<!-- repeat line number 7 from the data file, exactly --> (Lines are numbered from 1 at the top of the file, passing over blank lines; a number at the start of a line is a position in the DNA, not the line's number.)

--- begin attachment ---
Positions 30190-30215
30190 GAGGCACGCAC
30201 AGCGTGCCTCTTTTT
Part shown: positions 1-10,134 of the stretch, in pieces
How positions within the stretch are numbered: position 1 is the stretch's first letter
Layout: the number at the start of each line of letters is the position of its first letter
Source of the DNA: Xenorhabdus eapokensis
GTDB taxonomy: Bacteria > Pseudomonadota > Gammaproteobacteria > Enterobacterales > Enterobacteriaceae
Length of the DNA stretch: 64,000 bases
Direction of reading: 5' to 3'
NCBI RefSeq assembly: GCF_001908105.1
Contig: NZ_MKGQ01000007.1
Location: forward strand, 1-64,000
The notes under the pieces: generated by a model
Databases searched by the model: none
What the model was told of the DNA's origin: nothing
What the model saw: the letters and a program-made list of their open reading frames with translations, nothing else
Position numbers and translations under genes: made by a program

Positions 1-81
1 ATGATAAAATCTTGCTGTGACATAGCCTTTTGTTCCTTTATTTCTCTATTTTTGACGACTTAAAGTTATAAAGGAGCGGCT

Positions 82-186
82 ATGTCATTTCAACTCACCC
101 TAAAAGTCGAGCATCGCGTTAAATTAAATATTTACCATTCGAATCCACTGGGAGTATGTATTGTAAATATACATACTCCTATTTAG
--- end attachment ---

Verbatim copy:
Source of the DNA: Xenorhabdus eapokensis